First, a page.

Tag Archives: group exhibition

REPULSIVE

15 Mar
Bosch

“Young collectors cocktails”

At PULSE (sic… they always style it like that) Miami Beach 2016 this December, there will be a “private preview brunch”, followed later that day by “young collectors cocktails.” I know, I had an urge to vomit too. The poor grammar here suggests that the cocktails will be made from young collectors; while I do think it’s a good idea for the 1% to be pestled and pulverised I’m going to assume they mean cocktails for young collectors.

These young collectors will probably only be slightly richer than the exhibitors, because it costs a (non-refundable) $275 to apply, plus a $2000 deposit against your final charge of either $4960 for a small booth with three lights– woo!– or a medium booth with a crazy FOUR lights for $6,200. You do get your $2000 back if they don’t accept you, you lucky thing, though $2000 is probably nothing to anybody moving in these circles. “Drayage” is included, which is brilliant because there’s no need to have your staff equip the horses and harness them to the Pantechnicon.

Many purveyors of wall-based decoration will be there, but probably not a single person worthy to be called an artist. Horrific events like PULSEMiamibeach2016 are one of the reasons I have a GÖTTERDÄMMERUNG tag on this site.

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BARBARA HEPWORTH COSPLAY AT TATE BRITAIN

26 Jun
Margaret_Howell_Artists_Duffel_Coat_16692

Artist duffle coat, £425.

What better way to celebrate a major* exhibition of Dame Barbara Hepworth’s Modernist art at Tate Britain than spending £1200 in their gift shop to dress like a Hepster? Luckily the costumes clothes don’t have bloody great holes through the middle of them like her sculptures. Rather than a real artist of Hepworth’s vintage, they’re more like the sort of slightly-too-on-point-to-be-real ensembles you’d see worn by a beatnik artist Don Draper was knobbing on Mad Men. They’ve also wisely stuck to mod and steered clear of Babs’ occasional sartorial forays into getting herself up like a forest witch from a Russian folk tale. Designer Margaret Howell says “She was a woman to roll up her sleeves, and a woman who needed pockets – for chisel, pencil, and pebbles from the beach.” Do my eyes deceive me or is this woman actually mansplaining pockets to women? I know this revelation of the true purpose of pockets as places to put things will come as a shock to all you ladies who don’t generally need pockets and didn’t know what pockets are for. Buy a £135 Artist Smock and start getting some pebbles in yer. Maybe get a £1 Barbara Hepworth pencil like what she had for making her sculptures and shit.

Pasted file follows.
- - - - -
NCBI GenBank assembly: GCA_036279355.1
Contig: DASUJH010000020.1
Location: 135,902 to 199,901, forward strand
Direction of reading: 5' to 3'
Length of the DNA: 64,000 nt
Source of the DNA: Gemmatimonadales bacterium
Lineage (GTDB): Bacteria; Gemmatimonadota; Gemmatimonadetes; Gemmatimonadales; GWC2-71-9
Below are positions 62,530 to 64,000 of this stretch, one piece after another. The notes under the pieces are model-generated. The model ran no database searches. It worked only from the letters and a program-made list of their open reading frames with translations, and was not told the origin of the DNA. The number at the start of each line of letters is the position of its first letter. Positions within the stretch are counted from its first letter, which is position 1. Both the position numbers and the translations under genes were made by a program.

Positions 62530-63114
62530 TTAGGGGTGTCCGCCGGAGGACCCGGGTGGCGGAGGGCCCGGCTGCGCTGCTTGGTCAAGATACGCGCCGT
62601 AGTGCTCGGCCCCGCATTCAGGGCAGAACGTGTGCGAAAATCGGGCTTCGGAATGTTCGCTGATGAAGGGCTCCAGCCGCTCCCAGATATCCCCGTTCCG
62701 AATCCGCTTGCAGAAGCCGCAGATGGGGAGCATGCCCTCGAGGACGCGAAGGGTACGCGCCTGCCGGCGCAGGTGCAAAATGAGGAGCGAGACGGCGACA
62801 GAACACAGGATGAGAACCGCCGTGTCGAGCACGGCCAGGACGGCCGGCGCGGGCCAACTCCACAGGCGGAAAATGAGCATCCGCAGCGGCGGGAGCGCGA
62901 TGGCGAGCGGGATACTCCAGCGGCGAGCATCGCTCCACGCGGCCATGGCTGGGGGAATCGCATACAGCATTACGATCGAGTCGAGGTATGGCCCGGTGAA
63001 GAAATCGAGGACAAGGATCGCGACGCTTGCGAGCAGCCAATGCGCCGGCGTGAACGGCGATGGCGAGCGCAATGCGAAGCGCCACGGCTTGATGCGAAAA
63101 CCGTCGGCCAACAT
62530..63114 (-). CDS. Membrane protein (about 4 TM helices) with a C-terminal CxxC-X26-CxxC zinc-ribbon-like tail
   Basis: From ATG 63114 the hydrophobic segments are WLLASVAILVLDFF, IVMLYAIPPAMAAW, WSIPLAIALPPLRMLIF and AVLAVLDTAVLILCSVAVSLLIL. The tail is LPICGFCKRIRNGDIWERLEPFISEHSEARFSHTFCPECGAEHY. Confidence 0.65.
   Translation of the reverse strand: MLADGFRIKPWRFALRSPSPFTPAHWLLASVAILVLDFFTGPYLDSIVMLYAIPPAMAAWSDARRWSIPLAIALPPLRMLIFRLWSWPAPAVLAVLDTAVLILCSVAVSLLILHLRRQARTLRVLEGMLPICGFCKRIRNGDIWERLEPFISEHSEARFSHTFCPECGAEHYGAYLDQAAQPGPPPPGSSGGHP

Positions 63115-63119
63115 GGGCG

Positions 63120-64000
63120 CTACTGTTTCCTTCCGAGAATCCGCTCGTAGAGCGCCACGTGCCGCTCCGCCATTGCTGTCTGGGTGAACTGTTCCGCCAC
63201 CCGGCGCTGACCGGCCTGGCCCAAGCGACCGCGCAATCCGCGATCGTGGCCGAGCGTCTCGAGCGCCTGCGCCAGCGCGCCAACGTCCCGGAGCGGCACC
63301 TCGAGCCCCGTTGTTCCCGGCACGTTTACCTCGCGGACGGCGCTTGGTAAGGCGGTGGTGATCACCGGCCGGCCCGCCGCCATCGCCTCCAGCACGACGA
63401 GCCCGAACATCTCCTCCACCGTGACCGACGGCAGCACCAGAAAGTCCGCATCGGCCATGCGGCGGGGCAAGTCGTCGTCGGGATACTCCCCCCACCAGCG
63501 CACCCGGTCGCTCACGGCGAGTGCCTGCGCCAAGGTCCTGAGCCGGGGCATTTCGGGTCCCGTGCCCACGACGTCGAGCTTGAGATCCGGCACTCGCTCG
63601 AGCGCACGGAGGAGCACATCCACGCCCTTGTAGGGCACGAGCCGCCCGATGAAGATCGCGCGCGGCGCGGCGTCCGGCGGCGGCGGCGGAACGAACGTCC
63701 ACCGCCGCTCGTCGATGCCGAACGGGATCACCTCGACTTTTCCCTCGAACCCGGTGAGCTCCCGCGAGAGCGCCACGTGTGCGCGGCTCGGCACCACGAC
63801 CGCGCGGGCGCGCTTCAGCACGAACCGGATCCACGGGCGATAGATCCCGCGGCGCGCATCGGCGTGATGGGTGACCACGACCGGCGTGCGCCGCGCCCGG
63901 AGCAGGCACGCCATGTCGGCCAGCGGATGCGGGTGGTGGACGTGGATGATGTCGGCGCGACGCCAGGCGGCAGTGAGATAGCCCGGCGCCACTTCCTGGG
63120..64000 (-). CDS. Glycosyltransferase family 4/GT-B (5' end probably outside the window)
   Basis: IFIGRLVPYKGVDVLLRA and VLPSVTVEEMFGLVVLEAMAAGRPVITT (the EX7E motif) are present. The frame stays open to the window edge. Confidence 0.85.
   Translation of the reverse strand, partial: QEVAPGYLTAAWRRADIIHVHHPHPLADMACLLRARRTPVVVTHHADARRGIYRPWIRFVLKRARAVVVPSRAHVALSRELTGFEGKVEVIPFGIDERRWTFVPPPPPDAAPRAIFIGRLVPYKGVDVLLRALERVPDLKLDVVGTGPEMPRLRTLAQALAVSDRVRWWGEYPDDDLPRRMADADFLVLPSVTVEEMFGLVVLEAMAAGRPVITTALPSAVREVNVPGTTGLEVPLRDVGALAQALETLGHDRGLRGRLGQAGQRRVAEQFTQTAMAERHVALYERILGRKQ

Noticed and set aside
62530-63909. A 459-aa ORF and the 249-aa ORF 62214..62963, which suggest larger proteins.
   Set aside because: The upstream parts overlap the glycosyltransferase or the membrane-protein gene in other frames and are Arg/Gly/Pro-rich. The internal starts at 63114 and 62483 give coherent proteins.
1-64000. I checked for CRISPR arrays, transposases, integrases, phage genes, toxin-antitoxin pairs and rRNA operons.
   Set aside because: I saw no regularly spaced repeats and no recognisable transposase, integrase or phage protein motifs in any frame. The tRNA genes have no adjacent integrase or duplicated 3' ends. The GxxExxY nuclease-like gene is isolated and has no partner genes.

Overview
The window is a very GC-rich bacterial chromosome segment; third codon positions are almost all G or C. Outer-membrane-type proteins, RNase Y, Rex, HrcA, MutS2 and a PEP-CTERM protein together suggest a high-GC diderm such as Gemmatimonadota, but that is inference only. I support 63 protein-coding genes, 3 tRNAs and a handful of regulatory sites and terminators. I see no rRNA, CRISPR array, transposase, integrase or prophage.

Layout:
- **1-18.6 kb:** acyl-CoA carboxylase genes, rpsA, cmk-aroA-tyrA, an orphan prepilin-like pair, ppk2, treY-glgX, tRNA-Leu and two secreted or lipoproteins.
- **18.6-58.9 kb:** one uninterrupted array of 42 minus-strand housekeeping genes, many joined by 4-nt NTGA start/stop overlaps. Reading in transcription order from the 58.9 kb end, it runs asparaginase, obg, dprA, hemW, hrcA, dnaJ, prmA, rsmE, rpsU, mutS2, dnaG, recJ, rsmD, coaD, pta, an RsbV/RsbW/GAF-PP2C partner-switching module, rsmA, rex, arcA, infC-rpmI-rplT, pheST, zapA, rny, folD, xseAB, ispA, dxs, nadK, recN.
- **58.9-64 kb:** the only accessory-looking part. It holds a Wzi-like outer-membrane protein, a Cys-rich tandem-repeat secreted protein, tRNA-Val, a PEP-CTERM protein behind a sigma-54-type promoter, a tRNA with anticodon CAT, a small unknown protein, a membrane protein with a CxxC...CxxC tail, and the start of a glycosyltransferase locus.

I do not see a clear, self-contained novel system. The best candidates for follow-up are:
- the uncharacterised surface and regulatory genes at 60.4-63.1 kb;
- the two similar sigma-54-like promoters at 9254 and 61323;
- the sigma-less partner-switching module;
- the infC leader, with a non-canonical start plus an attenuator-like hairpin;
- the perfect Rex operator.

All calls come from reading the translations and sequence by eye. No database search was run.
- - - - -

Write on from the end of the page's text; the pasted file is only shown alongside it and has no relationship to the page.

You get the pencils from the gift shop, incidentally, and not from the beach where you also get chisels, as Howell’s bad grammar would suggest.

* Damn those pesky minor exhibitions, so pernicious that art museums and galleries constantly need to distinguish their “major” ones from paltry minor ones. Yeah, get the fuck out of here and don’t come back, minor artists with your minor exhibition bullshit.

Anyway, I’ve taken the liberty of virtually modelling some of the gear for you all. Next time I’m in the Crapital I’ll have to pop in to the old mausoleum and wear some of them for real. Or maybe we could all dress up as stereotypical-looking modern artists to storm the place en masse. DM me. I probably shouldn’t have said that. They’ll have printouts of me behind the tills or something: CALL SECURITY. When I have my retrospective at Tate Britain because I’m dead and can’t actually benefit from it, it’s going to be really easy for the gift shop buyers because usually I alternate between an outdoors lumbersexual look and for indoors hikikomori time (which is most of it, frankly) a black or dark blue T-shirt and the same trousers I’ve been wearing all week if I bother to put trousers on at all.

GET YOUR SMOCK ON, GET YOUR SMOCK ON, GET YOUR GET YOUR GET YOUR SMOCK ON

HepworthCosplay1

Scarf £195 + artist dungarees [sic] £245 + artist duffle coat [sic] £425 = £865. I’m wearing the artist duffle coat under the artist dungarees because the rules of your uncool square society don’t apply to me, daddio, and hell yeah I’m wearing a headscarf with the Tate logo on it. Half Withnail, half butch lesbian factory worker, all artist, dig?

 HepworthCosplay2

The twin influences of Cold War nihilism and Modernist utopianism are elegantly expressed in this ensemble of artist apron [sic]– a bargain at £75– charcoal silk scarf (£195) and artist smock [sic] for a mere £135. What do you mean you don’t have an artist smock? What kind of an artist are you? No kind of an artist is the answer, my friend, because all artists need a smock: END OF. Get thee to a gift shoppery.

More jolly violations of dead artists:

Miffy Rembrandt. Norwegian weltschmerz with Hello Kitty. Van Gogh Barbie (cut off earlobe sold separately)

… and further fashion choices for your high net worth art as lifestyle:

Silk trousers £575.

ARTBOLLOCKS THEATRE: DOG LOVERS SPECIAL

4 May

doge

Dramatic readings of the worst artist statements, gallery press releases and art criticism. All real! Oh how I wish they weren’t. In this super special edition with added PERFORMANCE ART that will make Marina admit defeat, pack her money bags and retire at last:

Q: Does your promotional material and critical text need to have any relation to or mention of what is actually in the exhibition?